Based on a review of the literature and a pilot study conducted from 1981 to 1985, a study was carried out that examined physical development and school performance effects of different lighting systems on elementary students. Students’ dental health, growth and development, attendance, and academic achievement were examined under four different types of lighting: (a) full spectrum fluorescent lamps, (b) full spectrum fluorescent lamps with ultraviolet light enhancements, (c) cool white fluorescent lamps, and (d) high pressure sodium vapor lamps. Data on 327 students, in Grade 4 at the end of the 1986-87 school year, were collected at the start and at the conclusion of the study, which spanned two years. The results indicated that over the two year period, students under full spectrum fluorescent lamps with ultraviolet supplements developed fewer dental cavities and had better attendance, achievement, and growth and development than students under other lights. Students under the high pressure sodium vapor lamps had the slowest rates of growth and development as well as the poorest attendance and achievement. On the basis of the findings of this study it was concluded that lights have important non-visual effects on students who are exposed to them on a regular basis in classrooms.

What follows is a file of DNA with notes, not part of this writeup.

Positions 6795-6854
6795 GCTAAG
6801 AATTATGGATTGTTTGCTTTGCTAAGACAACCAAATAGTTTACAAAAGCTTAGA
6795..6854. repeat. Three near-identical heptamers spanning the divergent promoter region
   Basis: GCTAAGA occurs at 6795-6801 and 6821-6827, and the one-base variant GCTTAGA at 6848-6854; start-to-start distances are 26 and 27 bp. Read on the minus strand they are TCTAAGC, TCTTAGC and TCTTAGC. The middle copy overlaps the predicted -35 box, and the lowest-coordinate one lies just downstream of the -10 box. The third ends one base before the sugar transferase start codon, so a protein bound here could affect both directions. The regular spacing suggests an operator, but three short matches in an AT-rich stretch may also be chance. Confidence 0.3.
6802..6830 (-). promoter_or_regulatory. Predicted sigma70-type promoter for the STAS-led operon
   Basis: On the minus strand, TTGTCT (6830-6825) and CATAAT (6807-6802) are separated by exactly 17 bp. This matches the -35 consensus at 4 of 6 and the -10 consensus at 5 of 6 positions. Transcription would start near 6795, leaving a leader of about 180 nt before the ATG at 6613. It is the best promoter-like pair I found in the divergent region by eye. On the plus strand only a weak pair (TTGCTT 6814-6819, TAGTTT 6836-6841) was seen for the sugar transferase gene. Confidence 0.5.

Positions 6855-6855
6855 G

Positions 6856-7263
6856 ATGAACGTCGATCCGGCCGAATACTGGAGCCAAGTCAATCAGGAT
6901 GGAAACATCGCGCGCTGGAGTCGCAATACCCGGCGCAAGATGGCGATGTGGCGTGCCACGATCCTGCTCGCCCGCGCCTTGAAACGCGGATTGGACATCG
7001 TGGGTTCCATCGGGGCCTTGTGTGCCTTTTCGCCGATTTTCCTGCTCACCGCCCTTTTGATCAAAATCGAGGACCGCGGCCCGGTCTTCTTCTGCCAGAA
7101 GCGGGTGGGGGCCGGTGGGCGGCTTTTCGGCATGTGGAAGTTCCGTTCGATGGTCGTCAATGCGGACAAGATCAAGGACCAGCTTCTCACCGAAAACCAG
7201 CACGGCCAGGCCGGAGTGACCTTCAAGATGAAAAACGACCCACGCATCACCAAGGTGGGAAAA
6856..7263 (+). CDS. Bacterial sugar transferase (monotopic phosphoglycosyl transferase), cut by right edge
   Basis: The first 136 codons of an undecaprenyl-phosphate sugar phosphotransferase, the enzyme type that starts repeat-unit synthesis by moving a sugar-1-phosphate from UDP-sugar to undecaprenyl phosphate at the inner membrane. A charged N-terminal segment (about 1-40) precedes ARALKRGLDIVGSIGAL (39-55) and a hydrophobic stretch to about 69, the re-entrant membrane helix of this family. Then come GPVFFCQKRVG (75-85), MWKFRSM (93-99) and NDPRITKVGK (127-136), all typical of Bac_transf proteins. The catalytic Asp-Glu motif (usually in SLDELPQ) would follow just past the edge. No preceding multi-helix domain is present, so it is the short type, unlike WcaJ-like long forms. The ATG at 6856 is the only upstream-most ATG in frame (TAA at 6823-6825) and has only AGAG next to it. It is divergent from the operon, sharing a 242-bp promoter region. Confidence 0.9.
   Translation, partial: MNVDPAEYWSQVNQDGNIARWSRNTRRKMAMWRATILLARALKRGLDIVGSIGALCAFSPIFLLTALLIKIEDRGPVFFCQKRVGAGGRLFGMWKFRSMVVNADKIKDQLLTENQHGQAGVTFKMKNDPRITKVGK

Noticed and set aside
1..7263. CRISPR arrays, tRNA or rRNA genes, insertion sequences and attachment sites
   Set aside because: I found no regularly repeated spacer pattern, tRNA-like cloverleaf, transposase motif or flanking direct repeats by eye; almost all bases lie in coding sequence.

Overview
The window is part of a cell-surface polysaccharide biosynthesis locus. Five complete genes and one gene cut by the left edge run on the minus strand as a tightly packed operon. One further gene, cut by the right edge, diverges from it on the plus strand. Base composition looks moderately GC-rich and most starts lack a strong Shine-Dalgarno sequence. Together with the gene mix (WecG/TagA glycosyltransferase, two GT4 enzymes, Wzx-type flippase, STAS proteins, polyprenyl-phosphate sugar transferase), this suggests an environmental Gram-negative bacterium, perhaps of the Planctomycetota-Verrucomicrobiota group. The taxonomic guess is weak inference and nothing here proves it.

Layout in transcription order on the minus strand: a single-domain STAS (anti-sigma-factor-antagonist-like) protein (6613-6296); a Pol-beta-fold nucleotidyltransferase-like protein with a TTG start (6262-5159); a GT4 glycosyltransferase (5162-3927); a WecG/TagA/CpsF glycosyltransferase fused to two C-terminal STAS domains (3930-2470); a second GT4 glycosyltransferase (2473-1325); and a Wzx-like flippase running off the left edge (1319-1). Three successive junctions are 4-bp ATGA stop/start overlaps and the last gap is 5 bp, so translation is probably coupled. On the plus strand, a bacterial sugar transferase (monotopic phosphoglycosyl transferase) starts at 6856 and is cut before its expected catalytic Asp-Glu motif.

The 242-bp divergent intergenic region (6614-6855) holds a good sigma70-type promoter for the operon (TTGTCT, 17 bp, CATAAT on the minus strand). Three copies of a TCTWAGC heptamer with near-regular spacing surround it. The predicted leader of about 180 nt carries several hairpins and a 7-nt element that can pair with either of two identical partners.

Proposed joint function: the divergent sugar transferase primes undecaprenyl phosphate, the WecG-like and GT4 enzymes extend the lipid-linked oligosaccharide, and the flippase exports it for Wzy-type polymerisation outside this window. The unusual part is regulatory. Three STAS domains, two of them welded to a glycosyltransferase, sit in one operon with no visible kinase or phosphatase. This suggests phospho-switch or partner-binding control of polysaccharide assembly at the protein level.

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A Validation of the Effective Learning Environments Assessment
Dorris, D. (2011).

The purpose of this research was to investigate the validity of the Effective Learning Environments Assessment (ELEA), an educational facilities assessment instrument designed to assess educators’ perceptions of educational facility condition. In order to examine the validity of the ELEA, practicing K-12 school administrators from Texas public school districts were selected to participate. Correlational pattern analysis and Multitrait-Multimethod Matrix (MTMM) methodology was used to analyze associations between the ELEA using the DAS, the criteria. Results of the MTMM were consistent with theoretical expectations, and therefore, provided evidence of satisfactory convergent and discriminant scale validity of the ELEA.

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Achievement by Design
Black, S. (2007).

Buildings and classrooms play a role in how students learn, but while amenities are nice, don't let the frills overshadow your district's instructional goals.